Hurricane Harvey, A Costly Disaster For Houston
A chilling reminder that natural disasters can strike at any time, Hurricane Harvey has surpassed warnings given by experts and left thousands in its wake. The category 4 hurricane which has effected parts of Louisiana and Texas, has seen reported winds of more than 100mph, mass flooding and power outages state wide. Houston is among those cities worst hit.
The state national guard has been deployed in full, going from 4,000 active servicemen to 12,000; charged with searching for those who are trapped, stranded or running low on supplies, the national guard have taken to the waterlogged roads in boats to help the population. For many this will be a horrible reminder of the events of Hurricane Katrina, it has already been predicted that the effects of Hurricane Harvey will still be felt in more than 2-years’ time.
In the immediate aftermath of the Hurricane it is predicted that 30,000 people were evacuated from their homes, many are now left stranded with no homes, no possessions and with no way to travel. Damages are predicted to be in the billions of dollars and early estimations by insurance companies predict between $1 billion and $2 billion of wind and storm damages.
For businesses in Houston, there will be a total standstill with much of the city still under water and travel in and out of the city is particularly difficult. Economists have predicted a dip in the city’s economy and with thousands of barrels of oil trapped underwater, oil prices may be set to rise. Insurance businesses are likely to be busy over the next few months but with many of them not covering flood damage, those who have been hit the hardest will have to wait for the state to come through on Federal Flood Insurance.
The need for DR
It is increasingly difficult to protect an IT environment against the threats that could have a long-lasting negative effect against it, even more so against a natural disaster that is almost impossible to predict. Whether it’s for a business or an individual, plans can be made to increase the likelihood of being able to recover data in the event of a disaster.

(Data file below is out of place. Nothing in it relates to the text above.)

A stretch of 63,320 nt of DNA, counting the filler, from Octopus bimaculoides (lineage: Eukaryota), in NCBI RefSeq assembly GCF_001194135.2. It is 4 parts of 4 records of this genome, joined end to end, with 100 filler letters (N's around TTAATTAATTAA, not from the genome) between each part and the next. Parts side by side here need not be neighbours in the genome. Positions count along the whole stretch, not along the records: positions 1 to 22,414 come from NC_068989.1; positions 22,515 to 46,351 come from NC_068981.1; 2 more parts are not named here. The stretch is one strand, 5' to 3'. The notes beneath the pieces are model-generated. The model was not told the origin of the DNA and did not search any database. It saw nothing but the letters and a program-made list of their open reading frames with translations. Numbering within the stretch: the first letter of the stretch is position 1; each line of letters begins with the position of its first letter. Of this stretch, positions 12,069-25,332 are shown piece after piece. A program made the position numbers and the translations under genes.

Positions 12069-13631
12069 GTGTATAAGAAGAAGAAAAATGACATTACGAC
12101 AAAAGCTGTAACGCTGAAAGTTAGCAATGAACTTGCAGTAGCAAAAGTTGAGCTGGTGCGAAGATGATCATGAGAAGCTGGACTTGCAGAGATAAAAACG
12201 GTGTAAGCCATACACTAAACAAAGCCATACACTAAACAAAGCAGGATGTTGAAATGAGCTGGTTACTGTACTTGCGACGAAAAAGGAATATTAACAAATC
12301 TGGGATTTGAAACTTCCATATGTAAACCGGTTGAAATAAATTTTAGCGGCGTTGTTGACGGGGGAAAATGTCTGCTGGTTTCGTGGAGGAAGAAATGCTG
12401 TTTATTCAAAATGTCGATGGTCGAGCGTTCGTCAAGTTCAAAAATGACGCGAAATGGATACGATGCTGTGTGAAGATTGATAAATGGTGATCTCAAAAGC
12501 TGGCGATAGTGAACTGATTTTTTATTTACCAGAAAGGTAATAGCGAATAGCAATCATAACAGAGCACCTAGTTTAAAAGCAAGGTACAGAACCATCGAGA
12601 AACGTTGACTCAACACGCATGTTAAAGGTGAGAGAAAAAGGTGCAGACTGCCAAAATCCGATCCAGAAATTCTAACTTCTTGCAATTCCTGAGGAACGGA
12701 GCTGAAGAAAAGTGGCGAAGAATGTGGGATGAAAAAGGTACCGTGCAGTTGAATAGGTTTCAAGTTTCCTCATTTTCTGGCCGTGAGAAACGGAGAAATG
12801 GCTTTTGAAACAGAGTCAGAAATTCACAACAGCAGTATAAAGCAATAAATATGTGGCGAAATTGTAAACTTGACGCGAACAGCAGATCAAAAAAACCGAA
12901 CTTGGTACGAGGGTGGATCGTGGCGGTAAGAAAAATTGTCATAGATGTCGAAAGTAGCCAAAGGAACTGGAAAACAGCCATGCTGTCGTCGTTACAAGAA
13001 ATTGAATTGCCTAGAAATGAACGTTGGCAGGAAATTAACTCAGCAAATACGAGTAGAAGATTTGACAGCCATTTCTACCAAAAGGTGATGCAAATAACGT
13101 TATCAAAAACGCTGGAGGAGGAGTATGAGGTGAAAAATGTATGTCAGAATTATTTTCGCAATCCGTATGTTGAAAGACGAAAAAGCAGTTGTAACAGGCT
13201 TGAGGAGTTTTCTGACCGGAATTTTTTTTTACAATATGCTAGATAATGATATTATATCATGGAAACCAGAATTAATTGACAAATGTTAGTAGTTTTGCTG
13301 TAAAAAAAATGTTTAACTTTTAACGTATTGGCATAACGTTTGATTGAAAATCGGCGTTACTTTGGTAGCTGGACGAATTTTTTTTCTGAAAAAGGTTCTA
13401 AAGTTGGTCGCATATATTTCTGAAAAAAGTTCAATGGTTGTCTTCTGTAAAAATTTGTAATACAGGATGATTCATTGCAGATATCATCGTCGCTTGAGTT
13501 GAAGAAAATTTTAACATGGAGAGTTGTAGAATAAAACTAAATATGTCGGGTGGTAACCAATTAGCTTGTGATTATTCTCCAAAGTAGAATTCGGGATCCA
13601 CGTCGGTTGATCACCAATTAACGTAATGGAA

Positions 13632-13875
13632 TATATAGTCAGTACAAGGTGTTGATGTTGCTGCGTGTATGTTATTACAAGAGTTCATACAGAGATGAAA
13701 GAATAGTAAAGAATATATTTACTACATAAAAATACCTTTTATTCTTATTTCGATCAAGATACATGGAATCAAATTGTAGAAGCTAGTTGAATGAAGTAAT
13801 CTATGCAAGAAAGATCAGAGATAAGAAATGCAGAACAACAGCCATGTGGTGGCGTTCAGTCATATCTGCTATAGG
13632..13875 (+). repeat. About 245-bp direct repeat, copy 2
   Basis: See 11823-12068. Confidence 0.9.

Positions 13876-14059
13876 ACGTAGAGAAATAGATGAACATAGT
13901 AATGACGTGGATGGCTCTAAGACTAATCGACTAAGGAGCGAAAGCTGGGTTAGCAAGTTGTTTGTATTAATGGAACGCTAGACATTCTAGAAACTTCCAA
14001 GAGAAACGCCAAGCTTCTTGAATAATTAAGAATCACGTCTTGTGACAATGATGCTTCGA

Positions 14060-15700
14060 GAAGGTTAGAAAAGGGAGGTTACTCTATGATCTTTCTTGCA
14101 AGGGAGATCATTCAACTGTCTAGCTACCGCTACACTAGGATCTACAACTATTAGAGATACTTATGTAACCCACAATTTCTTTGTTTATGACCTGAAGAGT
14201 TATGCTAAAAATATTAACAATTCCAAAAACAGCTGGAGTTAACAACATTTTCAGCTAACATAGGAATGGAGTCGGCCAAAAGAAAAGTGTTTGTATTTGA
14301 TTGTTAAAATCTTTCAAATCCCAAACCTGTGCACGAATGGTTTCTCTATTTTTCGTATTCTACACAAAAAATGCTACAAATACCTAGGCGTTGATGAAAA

Disaster Recovery refers to policy driven procedures to restore data, infrastructure and systems on a larger scale in the event of a natural disaster or a human related disaster takes place. Disaster Recovery could also include failover to systems that data is replicated to.
Disaster Recovery (DR) planning is vital for organisations of all sizes. Not only will it increase the chances of recovery and aim to cut downtime, it can be required by insurers to cover damages – insurance will only be able to cover the physical damage and DR should cover the digital aspects.
The cost of downtime to a business can widely vary based on the seasonality of the organisation, how they have been affected and more importantly how long the downtime lasts. One of the main costs will come from how the downtime affects the ability of the organisation to continue interacting with customers, whether receiving or fulfilling orders.
Using cloud for DR purposes
Cloud platforms offer many advantages for those using them; data is automatically held in a secure offsite location and can be accessed at any time. In a disaster scenario, utilising cloud can save valuable time and money. For example, being able to access data that is stored in a cloud location, such as contact details for both customers and suppliers (and insurers), will allow you to inform customers of the situation (fire/flood/disaster etc) and to give regular updates.
Cloud can also play a factor in the speed at which an organisation is able to continue operating or get back to operational capacity, this is known as Business Continuity (BC). BC can be done in several ways, replication being one of the most common but cloud will often play a part due to its flexibility and ease of implementation/administration.
Successful DR and BC planning will account for the relative value of different types of data to an organisation, as well as who are the key stakeholders in a disaster situation. The top priority for each organisation will be different but it is usually of high importance to be able to contact staff, customers and suppliers and then to begin getting back to operational capacity. Wider plans should include provisions for staff to continue working, such as alternative premises or the ability to work remotely.